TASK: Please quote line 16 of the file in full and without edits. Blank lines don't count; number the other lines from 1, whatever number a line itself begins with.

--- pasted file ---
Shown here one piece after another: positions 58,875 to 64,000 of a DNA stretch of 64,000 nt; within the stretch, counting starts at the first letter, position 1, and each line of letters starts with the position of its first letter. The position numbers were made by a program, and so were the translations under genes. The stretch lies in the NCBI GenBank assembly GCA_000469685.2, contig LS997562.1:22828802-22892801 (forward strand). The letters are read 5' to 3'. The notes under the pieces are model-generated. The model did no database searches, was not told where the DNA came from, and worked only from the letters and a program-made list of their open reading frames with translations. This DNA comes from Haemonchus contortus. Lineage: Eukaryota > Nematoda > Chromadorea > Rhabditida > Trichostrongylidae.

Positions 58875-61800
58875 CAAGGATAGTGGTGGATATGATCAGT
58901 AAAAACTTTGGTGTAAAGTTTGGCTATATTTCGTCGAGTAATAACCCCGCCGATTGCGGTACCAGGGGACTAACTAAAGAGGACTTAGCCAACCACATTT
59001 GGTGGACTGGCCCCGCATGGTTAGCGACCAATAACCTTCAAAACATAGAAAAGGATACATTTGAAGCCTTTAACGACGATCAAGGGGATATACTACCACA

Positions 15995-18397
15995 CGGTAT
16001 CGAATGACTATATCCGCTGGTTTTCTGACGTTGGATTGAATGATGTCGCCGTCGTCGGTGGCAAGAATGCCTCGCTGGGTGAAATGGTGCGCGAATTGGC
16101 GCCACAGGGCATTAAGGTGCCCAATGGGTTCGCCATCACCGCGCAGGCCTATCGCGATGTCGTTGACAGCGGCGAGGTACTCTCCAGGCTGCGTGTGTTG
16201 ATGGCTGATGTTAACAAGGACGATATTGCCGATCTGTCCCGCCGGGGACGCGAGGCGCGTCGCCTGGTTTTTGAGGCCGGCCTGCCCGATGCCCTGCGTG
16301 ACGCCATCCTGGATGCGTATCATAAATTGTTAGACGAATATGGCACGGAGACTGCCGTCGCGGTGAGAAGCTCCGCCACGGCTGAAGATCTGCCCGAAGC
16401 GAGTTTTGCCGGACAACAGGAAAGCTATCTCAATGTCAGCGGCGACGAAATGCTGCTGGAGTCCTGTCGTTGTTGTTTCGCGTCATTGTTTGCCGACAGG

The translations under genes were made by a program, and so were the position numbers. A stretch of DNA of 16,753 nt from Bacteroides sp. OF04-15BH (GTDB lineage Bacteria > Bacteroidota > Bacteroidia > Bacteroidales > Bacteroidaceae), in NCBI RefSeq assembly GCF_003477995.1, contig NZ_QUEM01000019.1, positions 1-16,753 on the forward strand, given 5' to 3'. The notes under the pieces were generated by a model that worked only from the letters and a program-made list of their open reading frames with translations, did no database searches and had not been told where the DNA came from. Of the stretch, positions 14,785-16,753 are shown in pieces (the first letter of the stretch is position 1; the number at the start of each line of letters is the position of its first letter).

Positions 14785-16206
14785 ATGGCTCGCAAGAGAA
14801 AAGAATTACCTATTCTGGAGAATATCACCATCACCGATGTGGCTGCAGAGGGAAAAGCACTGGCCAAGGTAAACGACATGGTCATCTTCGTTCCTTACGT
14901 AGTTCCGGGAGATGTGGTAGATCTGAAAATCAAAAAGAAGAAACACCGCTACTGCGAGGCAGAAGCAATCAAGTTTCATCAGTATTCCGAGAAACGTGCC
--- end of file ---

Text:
14801 AAGAATTACCTATTCTGGAGAATATCACCATCACCGATGTGGCTGCAGAGGGAAAAGCACTGGCCAAGGTAAACGACATGGTCATCTTCGTTCCTTACGT